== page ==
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-   -   Batteries dying if left in the cordless tool? (http://www.diychatroom.com/f29/batteries-dying-if-left-cordless-tool-89928/)

General 12-18-2010 10:55 PM

Batteries dying if left in the cordless tool?
 
I have the small Makita 10.8V Impact Gun that I love. One issue that I noticed is that if I don't use it for 2 weeks or so, the battery that I left in the drill seems to be dead, BUT the second battery that weasn't in the drill seems to be fully charged.

This leads me to believe that leaving the battery in the drill causes it to discharge. FWIW, I lock the drills trigger so it can't accidentally be turned on.

PaliBob 12-19-2010 04:35 AM

1 Attachment(s)
Cold weather kills the charge in Li-Ion batteries. If the second battery has been kept in the same environment as the battery in the tool, then the battery may be marginal. You could switch batteries and repeat the test to see if both batteries exhibit the same condition.

Makita, when they label their Tools as 10.8 Volt, seem to be the only manufacturer that has remained honest about the actual voltage. The other Tool makers have labeled their 3-cell Li-Ion tools as 12 Volt. The voltage of a Li-Ion cell is 3.6V, so three cells make 10.8 Volts Not 12V.

Bosh, I think, was the first one out with a compact 10.8 V Li-Ion tool, but when the competition started calling their new models 12V Tools then Bosh switched to calling their 10.8V tools, 12V tools. The justification was that on a new fully charged 3-cell Li-Ion battery pack, the open circuit voltage can hit 12V. The New Bosh 12V batteries are duplicates of the ones they originally labeled as 10.8 V.

General 12-19-2010 07:16 AM

Quote:

Originally Posted by PaliBob (Post 553517)
You could switch batteries and repeat the test to see if both batteries exhibit the same condition.

I forgot to mention that, it happens with BOTH batteries. Whatever battery is in the drill seems to die after 4 screws, but the battery that was sitting right next to it and was charged at the same time will seem to have a full charge.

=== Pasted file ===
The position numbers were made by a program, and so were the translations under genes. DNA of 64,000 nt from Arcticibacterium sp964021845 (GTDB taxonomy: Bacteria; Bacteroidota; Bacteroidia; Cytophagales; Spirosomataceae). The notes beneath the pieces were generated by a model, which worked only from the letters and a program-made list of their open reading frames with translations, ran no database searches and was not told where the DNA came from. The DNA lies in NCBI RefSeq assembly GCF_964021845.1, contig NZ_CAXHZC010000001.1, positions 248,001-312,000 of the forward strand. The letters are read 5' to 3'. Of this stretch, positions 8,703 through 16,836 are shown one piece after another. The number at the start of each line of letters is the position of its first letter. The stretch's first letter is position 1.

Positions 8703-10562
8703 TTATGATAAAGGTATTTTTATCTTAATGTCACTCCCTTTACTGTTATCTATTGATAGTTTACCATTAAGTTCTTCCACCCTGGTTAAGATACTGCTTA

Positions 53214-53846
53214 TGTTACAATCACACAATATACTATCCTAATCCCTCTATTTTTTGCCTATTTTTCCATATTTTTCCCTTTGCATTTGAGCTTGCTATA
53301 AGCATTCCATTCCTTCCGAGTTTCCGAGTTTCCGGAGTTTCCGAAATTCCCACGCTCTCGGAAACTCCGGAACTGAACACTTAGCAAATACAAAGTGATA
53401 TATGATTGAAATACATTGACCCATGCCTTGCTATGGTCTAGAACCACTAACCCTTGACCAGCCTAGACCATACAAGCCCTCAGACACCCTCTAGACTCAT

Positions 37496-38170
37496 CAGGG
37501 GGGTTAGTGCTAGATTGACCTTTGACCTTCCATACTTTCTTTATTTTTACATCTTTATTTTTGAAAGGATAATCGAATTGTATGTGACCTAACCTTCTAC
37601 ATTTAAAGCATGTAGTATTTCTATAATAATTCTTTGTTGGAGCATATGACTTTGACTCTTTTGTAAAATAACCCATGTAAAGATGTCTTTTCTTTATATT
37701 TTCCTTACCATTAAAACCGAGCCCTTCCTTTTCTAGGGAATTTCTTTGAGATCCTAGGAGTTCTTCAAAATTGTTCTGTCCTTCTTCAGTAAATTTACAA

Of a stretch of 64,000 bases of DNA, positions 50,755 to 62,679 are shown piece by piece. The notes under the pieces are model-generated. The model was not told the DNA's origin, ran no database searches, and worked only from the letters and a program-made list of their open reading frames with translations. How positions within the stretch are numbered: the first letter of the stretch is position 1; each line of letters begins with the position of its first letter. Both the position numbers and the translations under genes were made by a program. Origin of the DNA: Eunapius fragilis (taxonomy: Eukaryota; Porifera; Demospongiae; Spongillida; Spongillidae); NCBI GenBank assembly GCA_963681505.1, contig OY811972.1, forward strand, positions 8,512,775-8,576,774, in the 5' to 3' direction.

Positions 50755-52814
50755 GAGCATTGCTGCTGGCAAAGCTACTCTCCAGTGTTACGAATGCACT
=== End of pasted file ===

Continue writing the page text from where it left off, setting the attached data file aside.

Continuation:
Quote:

Makita, when they label their Tools as 10.8 Volt, seem to be the only manufacturer that has remained honest about the actual voltage. The other Tool makers have labeled their 3-cell Li-Ion tools as 12 Volt. The voltage of a Li-Ion cell is 3.6V, so three cells make 10.8 Volts Not 12V.

Bosh, I think, was the first one out with a compact 10.8 V Li-Ion tool, but when the competition started calling their new models 12V Tools then Bosh switched to calling their 10.8V tools, 12V tools. The justification was that on a new fully charged 3-cell Li-Ion battery pack, the open circuit voltage can hit 12V. The New Bosh 12V batteries are duplicates of the ones they originally labeled as 10.8 V.
On Makita's website they promote some of the 10.8V tools as "12V Max". I guess everyone is playing the game.

PaliBob 12-19-2010 12:27 PM

Wow! That sounds like neither battery has enough charge to drive more than four screws. Am I hearing that right?
.

Ron6519 12-19-2010 03:51 PM

Then the lesson learned is leave the batteries out of the tool. I'll have to try that with the 18v Dewalt. But they stay in the truck regardless of the time of year. I plug them in as soon as I get to the job.
Ron

General 12-20-2010 03:11 PM

Quote:

Originally Posted by PaliBob (Post 553682)
Wow! That sounds like neither battery has enough charge to drive more than four screws. Am I hearing that right?
.

Yes, if left in the gun for a couple weeks. The battery that is not left in the gun has a good charge.

General 12-20-2010 03:12 PM

Quote:

Originally Posted by Ron6519 (Post 553856)
Then the lesson learned is leave the batteries out of the tool.

That's not a lesson, that's a band-aid. If other people's Makita's aren't doing this, then there is something wrong with mine.

SDC 12-21-2010 07:16 AM

Those Makitas, even when the trigger is locked still allow the light to activate. If it is bouncing around in your truck it may be hitting the trigger enough to wear it down.
I have those drill and have not seen the same issues.

Thurman 12-23-2010 07:44 PM

For what it's worth: I have multiple DeWalt tools which use 18v batteries. I have found that if I leave any of these tools with a battery in them, they will discharge. As you stated, I have left a tool lying on a workbench next to a marginally charged battery. The battery in the tool dies, and the battery not in a tool stays at about the same charge. I now have a habit of pulling my batteries out of tools at the end of each work day. Actually in my work trailer I have a space for all of my DeWalt batteries and can tell if on is not in it's proper place before locking up.


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